Pain medication, also referred to as pain pills or painkillers, encompasses a wide array of pharmaceutical treatments for varying levels of pain. Just like any other medication, pain pills often carry potential side effects. Opioid pain medications are among the most potent and powerful forms of painkillers on the market, but they require a prescription due to the risk of addiction and overdose. The risk of pain pill addiction has become much more widely known and while countless initiatives have been implemented to reduce the number of incidents and help those struggling with addiction, the rates of addiction and overdose are still astronomical. The signs of pain pill addiction are well studied and they include, but are not limited to:
- Unusual mood swings
- Social isolation
- Stealing to obtain more painkillers
- Visiting multiple doctors in order to obtain additional prescriptions or taking someone else’s prescription
- Taking more than intended
- Consuming medication to get high
- Experiencing physical symptoms of opioid use such as constipation, nausea, vomiting, constricted pupils, drowsiness, incoherent speech, pale skin, itchy skin, or seizures
- Increased feelings of anxiety and depression
- Psychotic episodes/psychosis
Identifying Pain Pill Addiction
Someone with a use disorder may notice these signs of pain pill addiction in themselves, but they are also observable to outside parties. Although it would be easiest for a close family member, friend, or coworker to notice these symptoms, they may not make the connection between these signs and potential pain pill abuse. Outside parties could be in denial about their loved one’s use or unaware of the connection between addiction and the items listed above.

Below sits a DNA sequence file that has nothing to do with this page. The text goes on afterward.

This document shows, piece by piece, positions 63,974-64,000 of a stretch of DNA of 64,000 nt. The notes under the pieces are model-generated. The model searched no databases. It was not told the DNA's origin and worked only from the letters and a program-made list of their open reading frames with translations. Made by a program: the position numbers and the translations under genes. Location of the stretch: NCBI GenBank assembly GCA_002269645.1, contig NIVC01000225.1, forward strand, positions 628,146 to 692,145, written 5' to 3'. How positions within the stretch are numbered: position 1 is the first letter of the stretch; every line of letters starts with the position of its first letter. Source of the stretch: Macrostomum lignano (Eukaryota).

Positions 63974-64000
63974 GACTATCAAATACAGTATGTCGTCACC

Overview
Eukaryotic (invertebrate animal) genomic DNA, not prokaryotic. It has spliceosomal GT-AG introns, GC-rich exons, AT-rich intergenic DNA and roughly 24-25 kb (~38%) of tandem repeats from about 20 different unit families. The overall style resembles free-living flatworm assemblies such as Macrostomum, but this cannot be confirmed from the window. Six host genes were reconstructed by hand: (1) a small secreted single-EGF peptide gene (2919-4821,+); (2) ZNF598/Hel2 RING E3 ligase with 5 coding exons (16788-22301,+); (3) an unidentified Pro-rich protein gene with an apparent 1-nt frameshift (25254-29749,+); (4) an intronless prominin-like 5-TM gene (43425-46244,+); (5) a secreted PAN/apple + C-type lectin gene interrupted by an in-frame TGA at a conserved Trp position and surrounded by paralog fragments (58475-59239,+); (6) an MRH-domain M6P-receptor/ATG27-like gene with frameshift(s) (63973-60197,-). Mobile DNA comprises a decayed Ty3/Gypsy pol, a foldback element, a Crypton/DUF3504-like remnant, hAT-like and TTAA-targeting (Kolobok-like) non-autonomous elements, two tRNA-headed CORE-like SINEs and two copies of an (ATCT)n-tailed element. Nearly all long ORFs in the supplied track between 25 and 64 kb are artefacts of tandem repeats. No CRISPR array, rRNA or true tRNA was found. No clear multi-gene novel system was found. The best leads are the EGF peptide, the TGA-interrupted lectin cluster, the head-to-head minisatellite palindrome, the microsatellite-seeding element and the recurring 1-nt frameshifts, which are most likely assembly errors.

In an ideal world, physicians would only prescribe potentially addictive medication where there is no other choice and they would be able to identify and treat pain pill addiction before it progresses too far. Unfortunately, there will never be a perfect system no matter how hard doctors try. Doctors often only get to spend a small amount of time with their patients, limiting their ability to identify addiction (especially when the patient may be going to extreme measures to hide any signs of addiction). Additionally, we all understand how horrid and difficult it is to even function with chronic pain. When a doctor sees a patient in this state, it is understandable why they would feel the need to give the most effective and immediate solution: painkillers.
All in all, it is our moms, dads, siblings, spouses, children, friends, and cousins across the country who are struggling with painkiller addiction and our responsibility to help where possible. Education of the signs of pain pill addiction, the consequences of not getting help, and how to approach someone with an addiction could ultimately save a life. Take a moment to mentally note the list of signs of pain pill addiction. If you or someone you love has exhibited any number of these signs, get help now.